Michigan Bill Preserves Issue Ad Disclosure Loophole Heading to Governor's Desk

This week, Michigan lawmakers sent a bill to Gov. Rick Snyder that would both allow donors to remain anonymous when funding issue ads and double the amount individuals and independent action committees can donate to a candidate.

December 13, 2013

The environment surrounding election campaigns in Michigan is toxic, particularly for judicial elections, and lawmakers are trying to make things even worse.

This week, Michigan lawmakers sent a bill to Gov. Rick Snyder that would both allow donors to remain anonymous when funding issue ads and double the amount individuals and independent action committees can donate to a candidate.

Under current state law, issue ads — which avoid the “magic words” such “elect” or “defeat” that explicitly urge a vote for or against a candidate — are exempt from disclosure requirements, meaning that political parties and special interests that fund these ads are allowed to remain anonymous.

This fall, however, campaign reform advocates (including the Brennan Center) petitioned Michigan Secretary of State Ruth Johnson to update the state’s campaign disclosure law to include so-called “issue ads.” Sadly, within an hour of Sec. Johnson’s announcement that she planned to close existing disclosure loopholes, the Republican majority moved to amend a pending bill that doubled allowable campaign contribution limit, adding a provision to preserve the issue-ad disclosure loophole.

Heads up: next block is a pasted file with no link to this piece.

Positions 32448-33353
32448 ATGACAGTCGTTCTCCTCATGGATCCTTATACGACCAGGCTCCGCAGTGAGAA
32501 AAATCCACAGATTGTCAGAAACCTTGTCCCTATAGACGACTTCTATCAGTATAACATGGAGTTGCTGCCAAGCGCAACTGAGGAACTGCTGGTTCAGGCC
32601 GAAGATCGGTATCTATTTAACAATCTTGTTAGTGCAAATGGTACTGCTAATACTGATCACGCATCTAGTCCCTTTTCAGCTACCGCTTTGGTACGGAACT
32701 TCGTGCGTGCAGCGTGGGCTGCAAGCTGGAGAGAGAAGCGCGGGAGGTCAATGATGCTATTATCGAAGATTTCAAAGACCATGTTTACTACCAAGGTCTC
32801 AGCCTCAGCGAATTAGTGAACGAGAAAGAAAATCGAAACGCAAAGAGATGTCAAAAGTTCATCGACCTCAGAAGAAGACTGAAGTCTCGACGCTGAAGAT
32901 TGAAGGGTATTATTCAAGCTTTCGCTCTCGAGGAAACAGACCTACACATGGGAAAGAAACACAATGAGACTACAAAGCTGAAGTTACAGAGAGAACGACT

Gov. Snyder, who opposed this disclosure loophole as a candidate in 2010, must now decide to sign or veto the bill. If he does not veto, he will send a signal of his allegiance to big-money campaign contributors over ordinary citizens, who have a right to know who is funding the deluge of negative campaigns. 

Transparency in campaigns is particularly important in the context of judicial elections. According to a recent report, Michigan had the highest Supreme Court election spending in the country for the second election cycle in a row.  Nearly 75 percent of the money spent on Michigan’s record-setting 2012 Supreme Court race was not subject to state disclosure laws, according to the same report.

Anonymous negative advertising in judicial races erodes the public’s confidence in the judiciary, forces judges to act like politicians, and may impact the decisions those judges make upon reaching the bench.  In the post-Citizens United world of massive campaign spending, even the U.S. Supreme Court has emphasized that "The First Amendment protects political speech; and disclosure permits citizens and shareholders to react to the speech of corporate entities in a proper way. This transparency enables the electorate to make informed decisions and give proper weight to different speakers and messages."

If Michigan wants to make the mistake of freeing up all that money to flow into its campaigns, the least it can do is ensure that the process is transparent so that those spending the money can be held accountable for their views.